Staff Editorial

New Senate leaders inheriting a mess

State Sen. Jack Whitver (from left), Senate Majority Leader, answers questions from the media as State Sen. Charles Schneider, Senate President, State Sen. Amy Sinclair, Senate Majority Whip, and State Sen. Jake Chapman, Senate Assistant Majority Leader, look on at the Iowa Capitol Building in Des Moines on Wednesday, Mar. 14, 2018. (Stephen Mally/The Gazette)
State Sen. Jack Whitver (from left), Senate Majority Leader, answers questions from the media as State Sen. Charles Schneider, Senate President, State Sen. Amy Sinclair, Senate Majority Whip, and State Sen. Jake Chapman, Senate Assistant Majority Leader, look on at the Iowa Capitol Building in Des Moines on Wednesday, Mar. 14, 2018. (Stephen Mally/The Gazette)

Iowa Senate Republicans picked new leaders this week, following the departure of disgraced former majority leader Bill Dix.

GOP caucus members made status-quo picks during a Wednesday meeting, opting to promote two powerful members. Outgoing Senate President Jack Whitver, Ankeny, now is majority leader, while Sen. Charles Schneider, West Des Moines, is taking over for him as president.

Republicans are desperate to move on, but this is not the end of the Dix saga. The new leaders should get to work immediately repairing Iowans’ badly bruised trust in the Legislature, starting by incorporating the anti-harassment recommendations Dix asked for and then disregarded.

Several GOP leaders said they were “shocked” by a video that appears to show Dix kissing a lobbyist in a Des Moines bar, but their response is hard to believe. This sort of behavior helps explain why improving workplace professionalism wasn’t a top priority for Dix.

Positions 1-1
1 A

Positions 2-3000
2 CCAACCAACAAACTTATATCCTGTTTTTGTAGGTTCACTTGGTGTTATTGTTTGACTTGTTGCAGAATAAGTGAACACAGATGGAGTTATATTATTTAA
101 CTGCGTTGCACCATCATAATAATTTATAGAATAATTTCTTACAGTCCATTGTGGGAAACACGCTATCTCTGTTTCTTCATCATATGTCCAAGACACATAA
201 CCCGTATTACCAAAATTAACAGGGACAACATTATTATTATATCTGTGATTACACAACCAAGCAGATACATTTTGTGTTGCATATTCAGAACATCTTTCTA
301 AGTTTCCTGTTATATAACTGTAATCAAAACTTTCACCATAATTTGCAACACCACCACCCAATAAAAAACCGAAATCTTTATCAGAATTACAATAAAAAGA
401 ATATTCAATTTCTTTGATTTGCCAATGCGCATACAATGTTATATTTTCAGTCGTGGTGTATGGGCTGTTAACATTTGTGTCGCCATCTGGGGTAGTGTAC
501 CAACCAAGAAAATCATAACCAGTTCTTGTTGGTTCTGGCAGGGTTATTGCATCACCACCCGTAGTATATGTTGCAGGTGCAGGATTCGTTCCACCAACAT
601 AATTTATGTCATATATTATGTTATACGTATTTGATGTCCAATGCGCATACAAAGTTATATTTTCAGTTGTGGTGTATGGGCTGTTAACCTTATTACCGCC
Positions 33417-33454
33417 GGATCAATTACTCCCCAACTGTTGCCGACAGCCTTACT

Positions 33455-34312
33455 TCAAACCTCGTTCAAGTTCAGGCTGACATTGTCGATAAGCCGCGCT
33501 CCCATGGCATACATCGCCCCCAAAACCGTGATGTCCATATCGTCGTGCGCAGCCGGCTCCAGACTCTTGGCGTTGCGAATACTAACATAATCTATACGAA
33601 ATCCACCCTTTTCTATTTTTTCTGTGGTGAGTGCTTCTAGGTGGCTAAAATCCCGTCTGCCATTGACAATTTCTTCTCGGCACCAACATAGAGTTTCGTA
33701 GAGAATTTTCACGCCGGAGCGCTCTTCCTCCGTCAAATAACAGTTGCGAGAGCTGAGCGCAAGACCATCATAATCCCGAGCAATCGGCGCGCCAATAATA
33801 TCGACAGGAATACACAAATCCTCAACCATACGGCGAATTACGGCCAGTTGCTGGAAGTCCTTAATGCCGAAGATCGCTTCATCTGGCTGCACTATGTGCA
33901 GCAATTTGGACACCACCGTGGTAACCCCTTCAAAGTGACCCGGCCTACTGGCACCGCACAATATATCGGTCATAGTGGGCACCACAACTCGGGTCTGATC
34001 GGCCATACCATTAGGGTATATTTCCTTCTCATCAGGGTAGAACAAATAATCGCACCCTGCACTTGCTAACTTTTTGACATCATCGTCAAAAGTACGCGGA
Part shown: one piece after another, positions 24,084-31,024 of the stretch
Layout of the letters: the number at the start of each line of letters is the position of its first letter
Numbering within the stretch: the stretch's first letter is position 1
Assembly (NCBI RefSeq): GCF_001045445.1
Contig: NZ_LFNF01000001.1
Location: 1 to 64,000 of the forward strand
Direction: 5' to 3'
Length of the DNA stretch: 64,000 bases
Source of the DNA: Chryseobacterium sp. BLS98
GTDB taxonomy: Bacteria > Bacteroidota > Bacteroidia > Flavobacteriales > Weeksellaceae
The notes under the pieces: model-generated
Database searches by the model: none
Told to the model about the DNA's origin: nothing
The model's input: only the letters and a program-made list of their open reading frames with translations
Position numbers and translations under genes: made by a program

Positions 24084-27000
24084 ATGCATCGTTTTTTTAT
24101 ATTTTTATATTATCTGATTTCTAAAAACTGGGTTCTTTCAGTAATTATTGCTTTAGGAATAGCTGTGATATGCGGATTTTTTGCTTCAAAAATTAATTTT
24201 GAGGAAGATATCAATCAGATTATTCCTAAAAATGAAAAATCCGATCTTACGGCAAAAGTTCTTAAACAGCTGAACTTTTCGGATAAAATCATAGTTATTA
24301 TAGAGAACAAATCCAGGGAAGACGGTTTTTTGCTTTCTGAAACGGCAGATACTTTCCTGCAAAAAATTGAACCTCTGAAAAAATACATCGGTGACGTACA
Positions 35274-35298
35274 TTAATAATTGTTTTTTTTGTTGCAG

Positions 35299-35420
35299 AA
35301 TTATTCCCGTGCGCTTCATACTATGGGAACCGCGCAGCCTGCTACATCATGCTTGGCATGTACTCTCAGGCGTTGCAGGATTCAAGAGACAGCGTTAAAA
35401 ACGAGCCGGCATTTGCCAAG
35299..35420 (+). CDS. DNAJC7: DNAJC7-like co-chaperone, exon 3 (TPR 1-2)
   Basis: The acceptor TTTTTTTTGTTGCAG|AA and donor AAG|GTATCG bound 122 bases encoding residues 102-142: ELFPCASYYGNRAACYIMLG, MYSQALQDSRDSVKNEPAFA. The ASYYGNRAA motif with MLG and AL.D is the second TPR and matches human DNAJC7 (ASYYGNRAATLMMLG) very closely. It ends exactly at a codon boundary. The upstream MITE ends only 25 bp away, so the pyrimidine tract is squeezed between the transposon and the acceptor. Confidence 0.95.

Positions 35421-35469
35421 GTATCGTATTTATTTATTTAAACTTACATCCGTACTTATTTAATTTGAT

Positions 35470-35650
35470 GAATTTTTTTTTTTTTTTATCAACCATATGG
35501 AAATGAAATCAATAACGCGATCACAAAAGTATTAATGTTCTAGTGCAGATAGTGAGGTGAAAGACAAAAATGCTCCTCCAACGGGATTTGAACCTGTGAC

For many Iowans, the first thought upon hearing of Dix’s resignation was, what took so long?

Dix was leading the Senate Republican caucus in 2013 when staff member Kirsten Anderson was fired hours after complaining about sexism in the workplace. She later won a lawsuit and a $1.75 million settlement, payable with your tax dollars.

Dix later attempted to keep secret an internal report about sexual harassment, and failed to meaningfully take up advice from former Sen. Mary Kramer, who was asked to make recommendations.

As part of her report, Kramer wrote “there is nothing that has changed to prevent additional inappropriate behavior and ensuing problems.” This was five years after Anderson was fired, and five months after her lawsuit was decided.

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The Legislature hired a human resources director to manage anti-harassment education and hear complaints, but there is no sign Senate leaders have taken action on the rest of Kramer’s recommendations. Updating the Senate employee handbook to reflect those recommendations should be one of the new majority leader’s first priorities.

It’s worth remembering Whitver and Schneider were among the Republicans who quietly allowed Dix to remain in power, potentially putting staffers and young legislative assistants at risk.

Iowans are sick and tired of being embarrassed; we are ready for real change.

Electing new leadership is only the first step of an important process that should have started months ago. Recent history has shown no meaningful change will come without prodding and a watchful public eye.

• Comments: (319) 389-8262; editorial@thegazette.com

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